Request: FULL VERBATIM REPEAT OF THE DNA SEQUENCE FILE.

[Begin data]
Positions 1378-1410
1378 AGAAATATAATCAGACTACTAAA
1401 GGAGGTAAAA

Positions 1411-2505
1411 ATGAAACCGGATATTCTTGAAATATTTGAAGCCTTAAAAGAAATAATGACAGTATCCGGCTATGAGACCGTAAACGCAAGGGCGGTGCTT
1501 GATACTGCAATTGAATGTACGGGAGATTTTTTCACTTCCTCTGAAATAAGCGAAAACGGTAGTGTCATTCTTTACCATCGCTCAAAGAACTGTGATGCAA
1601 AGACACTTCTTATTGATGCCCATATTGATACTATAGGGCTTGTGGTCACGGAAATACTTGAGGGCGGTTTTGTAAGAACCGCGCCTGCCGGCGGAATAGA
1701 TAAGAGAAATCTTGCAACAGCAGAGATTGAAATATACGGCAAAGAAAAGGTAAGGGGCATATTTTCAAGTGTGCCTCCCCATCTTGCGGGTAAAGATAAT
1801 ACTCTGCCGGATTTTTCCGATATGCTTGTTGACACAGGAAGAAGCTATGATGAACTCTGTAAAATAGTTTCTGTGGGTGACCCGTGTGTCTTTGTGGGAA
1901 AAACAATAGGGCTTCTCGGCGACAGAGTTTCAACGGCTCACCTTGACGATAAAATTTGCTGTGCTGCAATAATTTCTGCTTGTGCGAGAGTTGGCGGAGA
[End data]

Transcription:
Positions 1378-1410
1378 AGAAATATAATCAGACTACTAAA
1401 GGAGGTAAAA

Positions 1411-2505
1411 ATGAAACCGGATATTCTTGAAATATTTGAAGCCTTAAAAGAAATAATGACAGTATCCGGCTATGAGACCGTAAACGCAAGGGCGGTGCTT
1501 GATACTGCAATTGAATGTACGGGAGATTTTTTCACTTCCTCTGAAATAAGCGAAAACGGTAGTGTCATTCTTTACCATCGCTCAAAGAACTGTGATGCAA
1601 AGACACTTCTTATTGATGCCCATATTGATACTATAGGGCTTGTGGTCACGGAAATACTTGAGGGCGGTTTTGTAAGAACCGCGCCTGCCGGCGGAATAGA
1701 TAAGAGAAATCTTGCAACAGCAGAGATTGAAATATACGGCAAAGAAAAGGTAAGGGGCATATTTTCAAGTGTGCCTCCCCATCTTGCGGGTAAAGATAAT
1801 ACTCTGCCGGATTTTTCCGATATGCTTGTTGACACAGGAAGAAGCTATGATGAACTCTGTAAAATAGTTTCTGTGGGTGACCCGTGTGTCTTTGTGGGAA
1901 AAACAATAGGGCTTCTCGGCGACAGAGTTTCAACGGCTCACCTTGACGATAAAATTTGCTGTGCTGCAATAATTTCTGCTTGTGCGAGAGTTGGCGGAGA